Each event during the month will be led by an importer, and will feature a discussion and hand poured tasting of small production wines not typically available in Los Angeles.  Featured wines from The Cradle of Wine will be dispensed from the Enomatic machine throughout December.

A menu of wine-friendly foods that pair well with the wines in the series will also be offered.  Selections will include mixed olives and dolmas, hummus, muhammara, spanakopita and lamb kofta, plus a selection of 20 or so artisinal cheeses.

The Cradle of Wine Hosted Events Schedule*

December 1, 7-10pm

The Cradle of Wine Program Launch with representatives from Israeli Wines Direct, Terrell Wines, Blue Danube Wine Company, Epic Wines, and Wine Warehouse showcasing wines from Hungary, Montenegro, Israel, Croatia, Lebanon and Republic of Georgia.  A Choice of 5 tastes for $10 (In addition to our featured 8 wines from the Enomatic Tasting Tour)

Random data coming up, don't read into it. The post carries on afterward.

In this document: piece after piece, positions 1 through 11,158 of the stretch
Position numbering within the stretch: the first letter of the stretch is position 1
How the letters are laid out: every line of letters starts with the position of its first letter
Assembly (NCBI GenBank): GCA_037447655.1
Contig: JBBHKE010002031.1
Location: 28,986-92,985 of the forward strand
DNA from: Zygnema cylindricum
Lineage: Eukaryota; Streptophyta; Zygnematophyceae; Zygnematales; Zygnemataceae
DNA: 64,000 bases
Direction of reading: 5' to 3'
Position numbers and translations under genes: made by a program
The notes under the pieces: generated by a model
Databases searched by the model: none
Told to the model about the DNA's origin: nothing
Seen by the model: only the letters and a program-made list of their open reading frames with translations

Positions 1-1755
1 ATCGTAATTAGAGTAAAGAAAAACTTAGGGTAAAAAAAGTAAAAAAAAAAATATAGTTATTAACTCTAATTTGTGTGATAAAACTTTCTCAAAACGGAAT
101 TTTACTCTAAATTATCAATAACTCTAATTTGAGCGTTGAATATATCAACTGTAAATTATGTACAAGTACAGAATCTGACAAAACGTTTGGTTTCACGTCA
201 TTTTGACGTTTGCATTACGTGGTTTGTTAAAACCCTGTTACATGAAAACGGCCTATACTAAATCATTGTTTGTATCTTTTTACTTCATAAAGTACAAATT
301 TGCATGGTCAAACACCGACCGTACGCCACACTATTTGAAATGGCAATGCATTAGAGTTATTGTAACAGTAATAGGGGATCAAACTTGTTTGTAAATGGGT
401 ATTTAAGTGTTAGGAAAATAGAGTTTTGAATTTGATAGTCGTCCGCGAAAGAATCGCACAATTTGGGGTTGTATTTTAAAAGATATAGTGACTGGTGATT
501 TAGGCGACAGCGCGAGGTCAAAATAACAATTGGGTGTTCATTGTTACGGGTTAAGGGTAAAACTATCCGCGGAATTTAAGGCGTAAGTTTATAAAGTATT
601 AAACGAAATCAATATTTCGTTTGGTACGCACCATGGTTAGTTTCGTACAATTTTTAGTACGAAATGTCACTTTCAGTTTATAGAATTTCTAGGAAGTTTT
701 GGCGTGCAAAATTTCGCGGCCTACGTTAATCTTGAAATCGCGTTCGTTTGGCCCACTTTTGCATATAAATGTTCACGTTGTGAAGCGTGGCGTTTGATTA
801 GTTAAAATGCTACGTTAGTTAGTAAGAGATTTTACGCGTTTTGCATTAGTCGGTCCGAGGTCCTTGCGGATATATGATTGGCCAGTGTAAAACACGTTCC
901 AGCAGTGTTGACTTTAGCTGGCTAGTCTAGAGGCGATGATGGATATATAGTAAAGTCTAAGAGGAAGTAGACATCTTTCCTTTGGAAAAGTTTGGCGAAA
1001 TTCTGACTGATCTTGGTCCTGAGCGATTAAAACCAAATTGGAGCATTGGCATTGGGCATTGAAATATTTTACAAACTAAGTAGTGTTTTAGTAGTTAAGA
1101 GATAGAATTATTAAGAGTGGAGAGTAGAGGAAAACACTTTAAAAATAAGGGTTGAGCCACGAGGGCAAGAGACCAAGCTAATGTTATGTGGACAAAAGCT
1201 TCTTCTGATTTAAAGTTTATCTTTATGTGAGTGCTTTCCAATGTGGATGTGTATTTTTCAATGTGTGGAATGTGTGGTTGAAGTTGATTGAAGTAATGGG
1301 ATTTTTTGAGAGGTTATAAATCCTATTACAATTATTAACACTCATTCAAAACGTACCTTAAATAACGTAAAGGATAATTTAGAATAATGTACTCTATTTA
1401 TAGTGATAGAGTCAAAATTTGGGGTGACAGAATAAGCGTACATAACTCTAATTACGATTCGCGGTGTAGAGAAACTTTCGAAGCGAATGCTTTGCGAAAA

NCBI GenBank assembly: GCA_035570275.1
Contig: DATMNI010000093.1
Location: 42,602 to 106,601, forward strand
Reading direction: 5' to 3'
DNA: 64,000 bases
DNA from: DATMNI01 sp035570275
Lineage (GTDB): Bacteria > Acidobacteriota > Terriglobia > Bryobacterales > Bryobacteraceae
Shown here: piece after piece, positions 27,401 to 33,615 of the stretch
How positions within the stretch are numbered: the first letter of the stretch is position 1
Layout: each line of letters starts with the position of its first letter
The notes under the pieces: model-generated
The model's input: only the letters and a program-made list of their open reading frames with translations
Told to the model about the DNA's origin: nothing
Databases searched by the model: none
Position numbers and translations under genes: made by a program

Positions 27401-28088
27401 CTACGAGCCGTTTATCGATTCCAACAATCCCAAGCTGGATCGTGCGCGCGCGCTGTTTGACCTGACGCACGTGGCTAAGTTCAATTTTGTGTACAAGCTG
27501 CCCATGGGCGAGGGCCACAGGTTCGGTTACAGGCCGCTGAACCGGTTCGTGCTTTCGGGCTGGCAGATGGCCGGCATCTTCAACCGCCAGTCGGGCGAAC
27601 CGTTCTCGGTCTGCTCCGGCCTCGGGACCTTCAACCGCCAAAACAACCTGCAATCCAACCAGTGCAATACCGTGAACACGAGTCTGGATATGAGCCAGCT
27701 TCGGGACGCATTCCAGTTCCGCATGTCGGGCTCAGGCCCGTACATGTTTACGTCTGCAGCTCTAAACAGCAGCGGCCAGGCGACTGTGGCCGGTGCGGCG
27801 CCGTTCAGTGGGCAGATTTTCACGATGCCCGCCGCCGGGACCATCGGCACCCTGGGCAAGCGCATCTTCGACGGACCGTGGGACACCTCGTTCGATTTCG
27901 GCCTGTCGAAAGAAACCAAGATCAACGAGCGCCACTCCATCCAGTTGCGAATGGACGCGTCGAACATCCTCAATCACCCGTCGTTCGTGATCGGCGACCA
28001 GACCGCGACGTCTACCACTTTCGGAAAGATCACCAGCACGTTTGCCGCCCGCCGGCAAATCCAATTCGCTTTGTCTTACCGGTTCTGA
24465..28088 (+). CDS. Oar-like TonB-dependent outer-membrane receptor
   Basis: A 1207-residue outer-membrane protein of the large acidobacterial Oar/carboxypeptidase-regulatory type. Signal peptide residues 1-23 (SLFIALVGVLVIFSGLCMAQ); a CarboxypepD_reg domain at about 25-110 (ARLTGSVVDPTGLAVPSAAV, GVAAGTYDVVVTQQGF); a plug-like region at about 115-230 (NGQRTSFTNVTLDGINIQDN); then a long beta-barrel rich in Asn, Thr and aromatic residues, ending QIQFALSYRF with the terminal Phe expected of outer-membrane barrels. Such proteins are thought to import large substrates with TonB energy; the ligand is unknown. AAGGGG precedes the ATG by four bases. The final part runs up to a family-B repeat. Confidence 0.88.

December 7, 7-9pm

Grower Champagne Tasting hosted by Adam Zuckert from Terry Theise Selections

$30 for Flight of 3 Champagnes - Chartogne-Taillet, Henri Goutorbe, Vilmart

December 8, 7-9pm.

Ramos Port Tasting hosted by Dirk Smits, from Maisons, Marques and Domaines

December 9, 7-9pm

Exclusive Central-Eastern European Wines from Blue Danube Wine Company hosted by Stetson Robbins

$10 for Flight of 5 Wines

December 10, 7-9pm

Chateau Musar from Lebanon hosted by Rebecca Mamoud

$10 for Flight of 3 Wines

December 14, 7-9pm

Republic of Georgia Tasting hosted by Gregory Alonzo of Terrell Wines

$10 for Flight of 3 Wines

December 17, 7-9pm

Israeli Tasting hosted by Bill Mendel, California Regional Manager, Yarden Wines

$10 for Flight of 4 Wines

December 22, 7-8:30pm

‘Bubbles’ hosted by Helena Centerwall

$20 for Flight of 3 Wines with Food Pairings

* Check back on Pourtal's website as additional events will be added.

Saturday, November 21, 2009

Holiday Wines

Holiday WinesAsk twenty people which wine to serve with Thanksgiving dinner, and you'll probably get about a hundred different answers.  Some swear by the Dynamic Duo, Riesling and Gewurztraminer.  Some say you can't go wrong with Pinot Noir.  Others are touting their bubbles, Merlots and Zins, oh my!  Personally, I have about a hundred different opinions myself.